September 10, 2009: FACES LESSENING CONGRESSIONAL SUPPORT FOR WAR: As he contemplates further troop increases in Afghanistan in the wake of General Stanley McChrystal’s recent report, President Obama is losing support from Congressional Democrats on the issue. “I don’t think there is a great deal of support for sending more troops to Afghanistan in the country or in Congress,” House Speaker Nancy Pelosi said on Thursday. Senate Armed Services Committee Chairman Carl Levin, Democrat of Michigan, also came out against sending in more troops on Thursday, saying that the U.S. should first focus on training more Afghan forces. (Foreign – Right)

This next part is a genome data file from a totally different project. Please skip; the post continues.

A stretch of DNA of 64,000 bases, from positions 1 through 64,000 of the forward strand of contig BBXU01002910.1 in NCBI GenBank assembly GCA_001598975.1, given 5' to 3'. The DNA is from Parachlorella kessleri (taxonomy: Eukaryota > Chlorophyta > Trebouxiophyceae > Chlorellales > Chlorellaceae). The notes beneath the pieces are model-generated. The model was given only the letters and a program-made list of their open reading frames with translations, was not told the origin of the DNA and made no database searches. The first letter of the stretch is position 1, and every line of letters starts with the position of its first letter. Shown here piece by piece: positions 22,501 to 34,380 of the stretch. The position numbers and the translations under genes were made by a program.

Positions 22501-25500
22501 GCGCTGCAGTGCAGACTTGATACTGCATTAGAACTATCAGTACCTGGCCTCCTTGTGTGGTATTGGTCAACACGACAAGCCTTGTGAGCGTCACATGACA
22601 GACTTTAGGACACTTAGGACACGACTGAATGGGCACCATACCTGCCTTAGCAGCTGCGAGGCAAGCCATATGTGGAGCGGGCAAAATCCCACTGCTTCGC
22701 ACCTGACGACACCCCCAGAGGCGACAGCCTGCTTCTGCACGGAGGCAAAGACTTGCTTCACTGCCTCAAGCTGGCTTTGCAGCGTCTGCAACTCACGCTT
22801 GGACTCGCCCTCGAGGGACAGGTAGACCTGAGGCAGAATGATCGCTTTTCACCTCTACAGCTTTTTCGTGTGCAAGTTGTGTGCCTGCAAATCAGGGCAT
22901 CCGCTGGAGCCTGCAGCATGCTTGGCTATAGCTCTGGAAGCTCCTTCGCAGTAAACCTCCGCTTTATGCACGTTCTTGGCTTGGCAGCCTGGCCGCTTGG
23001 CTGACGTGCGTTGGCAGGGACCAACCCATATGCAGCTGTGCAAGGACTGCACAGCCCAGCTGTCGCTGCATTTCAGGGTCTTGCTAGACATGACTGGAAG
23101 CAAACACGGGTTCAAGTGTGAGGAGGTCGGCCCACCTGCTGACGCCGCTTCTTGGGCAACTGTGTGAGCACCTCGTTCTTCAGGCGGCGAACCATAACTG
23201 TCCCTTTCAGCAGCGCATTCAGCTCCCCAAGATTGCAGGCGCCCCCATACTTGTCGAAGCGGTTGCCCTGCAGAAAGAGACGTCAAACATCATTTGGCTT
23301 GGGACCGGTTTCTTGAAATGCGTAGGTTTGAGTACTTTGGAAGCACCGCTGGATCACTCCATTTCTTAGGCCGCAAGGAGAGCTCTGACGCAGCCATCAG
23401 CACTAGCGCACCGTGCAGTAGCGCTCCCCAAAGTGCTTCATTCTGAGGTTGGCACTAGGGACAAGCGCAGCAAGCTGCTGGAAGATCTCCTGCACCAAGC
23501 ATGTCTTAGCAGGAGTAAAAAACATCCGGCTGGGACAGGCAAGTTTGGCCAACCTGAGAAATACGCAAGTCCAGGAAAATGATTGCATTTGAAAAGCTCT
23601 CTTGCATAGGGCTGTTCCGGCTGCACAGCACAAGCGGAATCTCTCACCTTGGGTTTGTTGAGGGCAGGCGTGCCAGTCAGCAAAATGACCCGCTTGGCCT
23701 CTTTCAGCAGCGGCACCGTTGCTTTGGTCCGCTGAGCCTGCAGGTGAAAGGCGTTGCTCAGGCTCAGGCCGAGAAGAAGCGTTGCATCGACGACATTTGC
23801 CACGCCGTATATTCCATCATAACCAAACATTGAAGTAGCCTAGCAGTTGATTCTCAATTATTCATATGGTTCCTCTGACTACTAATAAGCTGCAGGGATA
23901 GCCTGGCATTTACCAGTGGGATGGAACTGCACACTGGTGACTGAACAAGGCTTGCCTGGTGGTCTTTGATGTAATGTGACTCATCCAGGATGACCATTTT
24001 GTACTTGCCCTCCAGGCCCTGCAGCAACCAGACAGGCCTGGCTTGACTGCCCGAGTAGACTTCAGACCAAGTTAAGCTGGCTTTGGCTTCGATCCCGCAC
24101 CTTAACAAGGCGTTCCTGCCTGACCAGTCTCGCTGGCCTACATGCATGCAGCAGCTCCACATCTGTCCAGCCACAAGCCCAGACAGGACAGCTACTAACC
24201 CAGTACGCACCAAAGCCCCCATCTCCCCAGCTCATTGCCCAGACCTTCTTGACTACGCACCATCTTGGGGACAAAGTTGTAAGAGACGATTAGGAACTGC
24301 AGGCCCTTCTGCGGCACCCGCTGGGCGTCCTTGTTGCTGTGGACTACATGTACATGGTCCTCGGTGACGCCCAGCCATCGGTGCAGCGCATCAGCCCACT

September 9, 2009: ADDRESSES CONGRESS TO PUSH HEALTH CARE: In a much anticipated, televised address to a joint session of Congress, President Obama invoked the late Senator Edward Kennedy to push for Congress to enact health care reform before the year’s end. The president courted the political centre on an issue that became increasingly polarized over the summer, extolling the virtues of his “public option” while not insisting upon its inclusion in the legislation. Indeed, the only caveat he insisted on for signing the bill was that it not add “one dime to our deficits—either now or in the future.” (Domestic – Center)
September 8, 2009: AMID CONTROVERSY, SPEAKS TO NATION’S SCHOOLS: President Obama spoke to the country’s schoolchildren in a nationally televised address, urging them to work hard and respect each other in the coming year. In a sign of how polarizing a figure the president has become, however, parents and school districts around the country decried the speech or forbade students from watching it. (Domestic – Center)